Right from the start, let me say that No Man’s Sky is often intentionally vague in order to engender a sense of wonder and discovery. In that respect, the following Quick & Dirty guide might constitute spoilers because I will be explaining some of the game systems as they exist in version 1.38. If you feel like that might take away from your enjoyment of the game, by all means, stop reading.
For everyone else, let’s roll.
1. Land on planet
2. Collect resources
Seriously though, in the beginning, do not worry too much about anything in particular. A large part of this game comes down to Inventory Management, and you are never given enough space to collect all the things. If something seems like a super-rare thing, trust me, it’s not. You will find a planet with tons of it later on.
What you will want to keep an eye on though, at all stages of the game, are the following:
- Plutonium: It costs 50 to lift your Starship off the ground.
- Zinc: Basic way to recharge your environmental protections, once crafted.
- Thamium9: Primarily for recharging Life Support, but used in Farms later on.
You will always want to keep a stack of those elements handy at all times, at every stage of the game. Once you get a decent Unit (e.g. cash) stream, all of them can be acquired quickly and in bulk by visiting a Trading Post on a planet in any economically successful system. We’re talking buying 1500+ at a time for like 40k Units. Much faster than farming, especially with Thamium9.
Walking, and even Sprinting, seems really slow and never gets much better.
The better way to get around is to Melee+Jetpack. Basically, start walking in a particular direction and press the Melee button (Q on PC) and your Jetpack (Space on PC) at the same time. If done correctly, you will surge forward a few steps, and meanwhile that faster momentum will carry over onto your Jetpack. For best results, start Sprinting (Shift on PC) before the Melee hit and you’ll be able to traverse wide swaths of the world, as long as your Jetpack lasts.
How Do I Upgrade X?
Personal Inventory: Drop Pods can be found on every planet, and are specifically searchable by building a Signal Booster. Enter the Pod and purchase the additional slot. Each Drop Pod is only usable once.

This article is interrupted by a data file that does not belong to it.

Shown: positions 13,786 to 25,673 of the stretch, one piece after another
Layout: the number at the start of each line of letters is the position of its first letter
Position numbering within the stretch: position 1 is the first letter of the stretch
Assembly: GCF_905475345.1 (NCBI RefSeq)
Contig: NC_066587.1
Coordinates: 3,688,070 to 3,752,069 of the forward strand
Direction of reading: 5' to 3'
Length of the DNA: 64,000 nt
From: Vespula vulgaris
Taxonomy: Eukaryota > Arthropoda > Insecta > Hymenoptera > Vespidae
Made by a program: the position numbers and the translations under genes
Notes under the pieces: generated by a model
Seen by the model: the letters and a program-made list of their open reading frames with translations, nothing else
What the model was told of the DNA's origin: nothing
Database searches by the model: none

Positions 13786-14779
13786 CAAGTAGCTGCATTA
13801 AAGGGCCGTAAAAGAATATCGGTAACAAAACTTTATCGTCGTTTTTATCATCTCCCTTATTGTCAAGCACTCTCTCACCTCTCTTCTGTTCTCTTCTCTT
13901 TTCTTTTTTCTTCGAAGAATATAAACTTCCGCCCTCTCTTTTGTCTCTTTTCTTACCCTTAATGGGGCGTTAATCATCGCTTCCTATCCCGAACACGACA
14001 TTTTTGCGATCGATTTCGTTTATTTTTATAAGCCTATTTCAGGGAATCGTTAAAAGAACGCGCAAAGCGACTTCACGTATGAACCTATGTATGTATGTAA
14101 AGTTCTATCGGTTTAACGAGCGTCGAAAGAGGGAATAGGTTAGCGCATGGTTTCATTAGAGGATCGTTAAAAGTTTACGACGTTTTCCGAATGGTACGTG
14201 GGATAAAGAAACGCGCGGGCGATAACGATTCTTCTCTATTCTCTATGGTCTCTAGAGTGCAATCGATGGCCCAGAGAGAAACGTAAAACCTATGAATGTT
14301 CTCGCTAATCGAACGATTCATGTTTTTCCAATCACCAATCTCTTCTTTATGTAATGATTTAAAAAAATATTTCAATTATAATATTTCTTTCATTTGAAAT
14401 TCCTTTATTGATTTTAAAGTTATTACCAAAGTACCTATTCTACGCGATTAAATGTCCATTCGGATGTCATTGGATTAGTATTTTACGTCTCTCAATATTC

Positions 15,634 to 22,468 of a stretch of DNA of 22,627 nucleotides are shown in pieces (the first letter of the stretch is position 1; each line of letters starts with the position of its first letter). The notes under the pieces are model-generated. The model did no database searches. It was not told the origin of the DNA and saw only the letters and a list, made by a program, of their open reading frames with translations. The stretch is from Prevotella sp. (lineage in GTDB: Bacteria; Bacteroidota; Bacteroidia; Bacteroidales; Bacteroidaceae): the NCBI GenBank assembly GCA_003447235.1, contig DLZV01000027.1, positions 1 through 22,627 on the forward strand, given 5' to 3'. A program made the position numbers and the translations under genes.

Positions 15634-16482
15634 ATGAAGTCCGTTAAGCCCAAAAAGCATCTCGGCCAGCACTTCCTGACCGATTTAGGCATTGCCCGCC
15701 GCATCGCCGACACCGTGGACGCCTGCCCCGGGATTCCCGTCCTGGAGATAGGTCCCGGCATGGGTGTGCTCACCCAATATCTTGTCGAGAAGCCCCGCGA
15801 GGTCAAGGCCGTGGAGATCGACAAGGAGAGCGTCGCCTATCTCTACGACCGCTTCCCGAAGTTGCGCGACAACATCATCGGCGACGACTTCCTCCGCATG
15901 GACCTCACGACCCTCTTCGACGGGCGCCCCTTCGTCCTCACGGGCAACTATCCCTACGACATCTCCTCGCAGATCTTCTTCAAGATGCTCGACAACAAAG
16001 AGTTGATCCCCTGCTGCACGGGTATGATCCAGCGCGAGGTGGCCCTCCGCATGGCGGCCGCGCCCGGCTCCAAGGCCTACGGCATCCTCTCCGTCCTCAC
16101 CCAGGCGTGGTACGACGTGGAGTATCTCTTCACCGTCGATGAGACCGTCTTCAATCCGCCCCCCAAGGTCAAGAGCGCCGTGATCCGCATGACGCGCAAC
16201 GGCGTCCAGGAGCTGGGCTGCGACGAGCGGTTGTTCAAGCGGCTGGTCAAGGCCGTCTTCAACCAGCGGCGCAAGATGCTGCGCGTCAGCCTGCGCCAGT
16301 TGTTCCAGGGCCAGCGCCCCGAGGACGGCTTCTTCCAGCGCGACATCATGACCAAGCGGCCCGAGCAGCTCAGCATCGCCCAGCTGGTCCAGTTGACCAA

Keep in mind that there are three different player inventories. The General Inventory can contain both items and tech upgrades. The Technology Inventory can contain only tech upgrades. The Mass Inventory can only contain items, but at Starship-level stack sizes, e.g. 500 elements, or 5 items per slot. While the General Inventory is cheaper to expand at first, if you place too many tech upgrades in there, you are simply limiting your ability to store goods later on. Luckily, you can scrap tech upgrades and rebuild them when you unlock additional Technology Inventory slots.
Starships: You do not upgrade Starships – you buy new ones or fix ones you find.
To buy a Starship, you need to go up to one that has landed somewhere, like at a Space Station or Trading Post, talk to the owner, and then choose Buy Starship. At that point, you can see how many inventory slots it has, what techs might already be installed, and so on. If it looks good, and you have the cash to cover the difference in price between your current ride and the new one, it’s yours. The sale is not final until you take off though, so you have some leeway in attempting to move over inventory that might not have fit, or that you forgot to move in the first place.
Note: you do not get a cash refund for buying a lower-priced ship, so don’t bother.
The alternative method is to find a crashed Starship on a planet and then claim it. This method can allow you to significantly leap-frog any sort of Starship progression, insofar as you can find and claim a 48-slot Starship way before you would ever have enough Units to purchase one outright. The catch is that crashed Starships have broken inventory slots that can only be repaired via increasingly higher numbers of Units; the first slot might cost 33k to fix, but ten slots later the cost will exceed 1.5 million. The result ends up about the same, e.g. it costs X amount to fix everything, but this nevertheless allows you to “upgrade” your ship as money allows rather than needing a bulk purchase.